Project Summaries

08-380  Project Manager: D. C. Jones

TRANSITIONING TO TRUE MOLECULAR BREEDING IN COTTON: WHOLE-GENOME ASSOCIATION MAPPING TO IDENTIFY MARKERS FOR PHOTOPERIODIC FLOWERING IN GOSSYPIUM HIRSUTUM L.

Alan E. Pepper, Texas A&M Research Foundation

Wild, exotic and primitive Gossypium hirsutum germplasm resources harbor economically useful genes that could be used to confer improved fiber quality, disease resistance, and tolerance to abiotic stresses such as drought. A major obstacle to the use of this 'exotic' germplasm in breeding arises from the fact that many of the wild accessions exhibit strict short-day photoperiod flowering and remain vegetative during the long days of summer cultivation in the high latitudes of the U.S. cotton belt.  Wild germplasm stocks can be converted to photoperiod-independent flowering through extensive backcrossing to a photoperiod-independent parent.  However, such conversion efforts are expensive, time consuming, and the genetic compositions of the resulting converted lines are often poorly characterized.  The availability of highly reliable molecular markers linked to day-neutral alleles—employed as part of a high-throughput marker-directed selection strategy—would greatly accelerate the speed and greatly reduce the costs of photoperiodic primitive race-stock conversions. In theory, the conversion process could be accelerated from 10+ generations down to just two or three.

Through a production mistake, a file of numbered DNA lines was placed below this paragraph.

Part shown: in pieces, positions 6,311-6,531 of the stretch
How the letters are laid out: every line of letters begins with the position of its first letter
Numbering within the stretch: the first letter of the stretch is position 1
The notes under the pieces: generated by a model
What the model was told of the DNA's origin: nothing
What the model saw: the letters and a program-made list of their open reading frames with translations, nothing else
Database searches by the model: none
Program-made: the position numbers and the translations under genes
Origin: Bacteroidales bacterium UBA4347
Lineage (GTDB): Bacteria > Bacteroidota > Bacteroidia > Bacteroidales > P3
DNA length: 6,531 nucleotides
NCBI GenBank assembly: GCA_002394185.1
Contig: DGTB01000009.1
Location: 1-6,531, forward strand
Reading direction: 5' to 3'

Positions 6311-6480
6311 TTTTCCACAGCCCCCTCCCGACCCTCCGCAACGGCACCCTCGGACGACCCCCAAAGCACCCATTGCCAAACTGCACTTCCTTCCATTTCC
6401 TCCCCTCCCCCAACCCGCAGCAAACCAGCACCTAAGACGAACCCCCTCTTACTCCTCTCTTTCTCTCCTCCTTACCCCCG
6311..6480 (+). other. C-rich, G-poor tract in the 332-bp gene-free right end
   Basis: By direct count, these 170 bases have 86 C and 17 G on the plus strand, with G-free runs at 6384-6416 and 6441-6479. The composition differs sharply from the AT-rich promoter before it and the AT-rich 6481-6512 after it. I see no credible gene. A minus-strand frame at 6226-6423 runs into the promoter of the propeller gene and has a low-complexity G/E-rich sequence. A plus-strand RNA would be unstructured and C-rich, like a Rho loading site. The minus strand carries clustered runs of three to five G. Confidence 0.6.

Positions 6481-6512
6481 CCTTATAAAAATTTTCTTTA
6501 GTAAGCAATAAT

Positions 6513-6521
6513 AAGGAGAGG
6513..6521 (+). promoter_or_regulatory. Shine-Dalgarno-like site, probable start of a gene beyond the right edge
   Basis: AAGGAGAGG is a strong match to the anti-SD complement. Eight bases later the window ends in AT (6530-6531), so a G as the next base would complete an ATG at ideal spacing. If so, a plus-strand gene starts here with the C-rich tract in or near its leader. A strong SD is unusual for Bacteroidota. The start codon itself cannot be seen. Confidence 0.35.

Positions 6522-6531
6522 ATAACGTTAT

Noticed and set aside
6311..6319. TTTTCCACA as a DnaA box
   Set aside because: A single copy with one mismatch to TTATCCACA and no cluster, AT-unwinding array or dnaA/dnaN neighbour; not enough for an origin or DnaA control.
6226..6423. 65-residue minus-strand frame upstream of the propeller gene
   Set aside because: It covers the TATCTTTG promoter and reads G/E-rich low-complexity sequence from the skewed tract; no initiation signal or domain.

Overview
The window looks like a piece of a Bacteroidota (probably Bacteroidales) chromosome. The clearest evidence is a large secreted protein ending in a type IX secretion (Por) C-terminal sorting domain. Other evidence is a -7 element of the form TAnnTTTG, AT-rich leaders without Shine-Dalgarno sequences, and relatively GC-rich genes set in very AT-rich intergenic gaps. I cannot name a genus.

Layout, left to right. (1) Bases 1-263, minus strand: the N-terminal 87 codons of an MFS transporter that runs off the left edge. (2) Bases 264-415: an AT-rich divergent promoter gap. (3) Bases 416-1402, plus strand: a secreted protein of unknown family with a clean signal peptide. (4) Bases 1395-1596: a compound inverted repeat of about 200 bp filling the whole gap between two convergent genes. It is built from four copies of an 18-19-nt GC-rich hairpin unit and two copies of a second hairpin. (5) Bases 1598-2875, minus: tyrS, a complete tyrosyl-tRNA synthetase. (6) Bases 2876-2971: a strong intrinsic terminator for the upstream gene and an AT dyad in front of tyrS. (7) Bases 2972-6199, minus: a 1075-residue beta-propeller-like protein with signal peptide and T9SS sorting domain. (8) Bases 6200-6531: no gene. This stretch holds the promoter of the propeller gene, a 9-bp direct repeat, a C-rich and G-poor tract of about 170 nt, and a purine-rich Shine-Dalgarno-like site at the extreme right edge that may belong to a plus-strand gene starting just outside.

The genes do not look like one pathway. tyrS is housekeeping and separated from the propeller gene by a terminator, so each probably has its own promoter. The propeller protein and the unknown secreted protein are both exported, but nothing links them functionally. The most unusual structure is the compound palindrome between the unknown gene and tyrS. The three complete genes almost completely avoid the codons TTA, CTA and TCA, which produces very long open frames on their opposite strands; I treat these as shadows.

We are seeking to identify these reliable genetic markers through a 'candidate gene' approach.  We are using a suite of candidate genes that have been previously been implicated as being important for photoperiodic flowering in the model plant species Arabidopsis thaliana, and in other crop species such as wheat, sorghum, soy and rice.  We will use computational and molecular tools to compare molecular-genetic data with phenotypic data in order to identify candidate gene markers that are strongly associated with photoperiodic flowering (these may be the genes that have undergone genetic change during the domestication process).  Recently, this method has emerged as the preeminent tool for the identification of genes that play roles in human diseases, leading to reliable diagnostic tools and promising new therapies.  Unlike the piecemeal accession-by-accession approach of standard quantitative trait locus (QTL) analysis, this candidate-gene approach extraordinary power to simultaneously query a very large number of germplasm accessions in order to identify valuable genes.

A Cotton Incorporated Fellow, Ms. Carla Logan-Young, was supported on this project.

 

Project Year: 2012
 

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